Have you ever swallowed something like a dry piece of meat the wrong way and it wasn’t able to go down the right way? It happens with horses too. You probably can already read your horse’s expressions, so when she has an alarmed or confused expression, you know to take notice and carefully consider why she’s feeling this way.
When an obstruction develops in the esophagus, doing the wrong thing, even if it’s a minor event, can potentially turn into a life-threatening problem. If you’ve never seen it choke in horses, it can be very upsetting to experience. When a wad of feed that hasn’t been chewed well, or even a dense treat like a chunk of apple or carrot gets stuck in the throat, her muscles may spasm and clamp it in place. When this happens, you’ll see her cough, gag, and produce a remarkable amount of drool and nasal discharge. Horses have also been reported to choke on items like paper, plastic, baling twine, or even your favorite a riding crop. The general rule of thumb is that if she can get it into her mouth, she can choke on it, so keep things that are not meant for consumption out of her reach.
Although much less likely, an esophageal defect or scar tissue makes the esophagus narrow or constricted in the damaged areas increasing the likelihood of a choking incidence. Our veterinarian can determine if the esophagus is defective or if the esophagus has been scarred with an endoscopic exam.
Different than in people, choke in horses doesn’t necessarily interfere with the ability to breathe, since the food is stuck in the esophagus, the tube that connects the mouth with the stomach, not the trachea, so it’s not an immediate threat to life. In fact, it will usually subside on its own. But, if it doesn’t, you’ll need to think on your feet to make sure that a minor issue doesn’t turn into serious complications.
Here are some signs your horse might be experiencing choke:
- She abruptly stops eating
- An alarmed or confused expression
- Coughing, gagging, retching while stretching her neck or shaking her head
- Heavily drools
- Has nasal discharge with bits of food
- Shows signs of discomfort such as sweating or pawing
WHAT TO DO
The first thing you should do is remove all feed and water from her area and do not let her graze. Sometimes a choking horse will still try to eat and drink. As you can imagine, this would only exacerbate the problem by increasing the size of the blockage.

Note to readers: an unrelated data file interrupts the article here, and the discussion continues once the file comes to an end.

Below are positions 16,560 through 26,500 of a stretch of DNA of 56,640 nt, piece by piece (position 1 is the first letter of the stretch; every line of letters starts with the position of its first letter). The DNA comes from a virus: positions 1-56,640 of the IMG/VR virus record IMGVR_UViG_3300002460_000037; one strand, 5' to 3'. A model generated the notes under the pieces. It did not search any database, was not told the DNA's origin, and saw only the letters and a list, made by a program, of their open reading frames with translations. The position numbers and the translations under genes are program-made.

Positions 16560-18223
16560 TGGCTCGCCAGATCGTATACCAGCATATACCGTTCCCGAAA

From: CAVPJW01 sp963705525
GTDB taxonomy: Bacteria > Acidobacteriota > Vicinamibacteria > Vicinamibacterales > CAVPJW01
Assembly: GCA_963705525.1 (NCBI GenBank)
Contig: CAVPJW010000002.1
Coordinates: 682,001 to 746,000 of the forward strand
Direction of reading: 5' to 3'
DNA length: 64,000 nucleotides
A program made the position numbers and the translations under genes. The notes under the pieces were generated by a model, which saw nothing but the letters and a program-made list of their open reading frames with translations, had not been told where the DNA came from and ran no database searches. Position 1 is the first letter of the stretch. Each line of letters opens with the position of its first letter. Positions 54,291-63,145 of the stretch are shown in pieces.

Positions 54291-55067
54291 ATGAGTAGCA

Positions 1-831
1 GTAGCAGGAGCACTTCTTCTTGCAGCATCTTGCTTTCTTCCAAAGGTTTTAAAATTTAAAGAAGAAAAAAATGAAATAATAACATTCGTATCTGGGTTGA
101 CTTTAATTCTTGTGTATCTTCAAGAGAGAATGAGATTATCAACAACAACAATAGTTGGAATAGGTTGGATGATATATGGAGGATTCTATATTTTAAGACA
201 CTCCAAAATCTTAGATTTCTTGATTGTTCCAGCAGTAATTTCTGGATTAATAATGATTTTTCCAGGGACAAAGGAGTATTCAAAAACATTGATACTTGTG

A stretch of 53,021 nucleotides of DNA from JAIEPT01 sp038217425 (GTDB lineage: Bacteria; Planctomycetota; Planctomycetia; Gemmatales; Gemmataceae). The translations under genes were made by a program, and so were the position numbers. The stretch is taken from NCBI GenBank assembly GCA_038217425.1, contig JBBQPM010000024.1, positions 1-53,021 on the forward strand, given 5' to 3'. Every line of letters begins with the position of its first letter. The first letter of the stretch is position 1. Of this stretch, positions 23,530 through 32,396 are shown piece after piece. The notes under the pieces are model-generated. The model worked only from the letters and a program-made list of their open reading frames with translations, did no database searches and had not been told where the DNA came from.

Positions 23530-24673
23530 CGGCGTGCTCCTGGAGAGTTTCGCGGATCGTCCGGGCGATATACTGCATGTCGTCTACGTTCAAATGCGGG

Call us. Choke that lasts more than 1 hour needs assistance to prevent strictures and aspiration pneumonia. While you’re waiting for our vet to arrive, hand walk her and perform some massage on the left side of the neck from the jaw to the chest in the jugular groove.
Monitor the situation. Wipe away nasal discharge with a clean rag but be sure to tell the vet the color of the discharge, the volume and consistency, and whether it contains bits of chewed food. If you can, take photos and/or videos to share with Dr. Hancock.
Keep us updated. If you think the choke has passed, call Dr. Hancock and she will walk you through what to do next. Likely an emergency visit will not be needed, but a routine appointment should be set up to check your horse for risk factors for choke.
Watch for continued cough, or a fever or runny nose. If you notice this in the days following a choke, you need to let us know. This could indicate a secondary bacterial infection or that foreign material has traveled to her lungs causing aspiration pneumonia which is very difficult to treat and can be fatal.
One of the main causes of choke is that feed material was not properly chewed (ground) prior to swallowing. In order to avoid choke it is crucial that your horse have proper, routine dental care.
Emergency choke treatment, access to critical diagnostics, and dental care are all provided by Rocky Valley Veterinary Services, in addition to all your other horse’s preventative care and other emergencies. Be sure to follow us on Facebook and call us if you experience an equine emergency at 865-566-8359.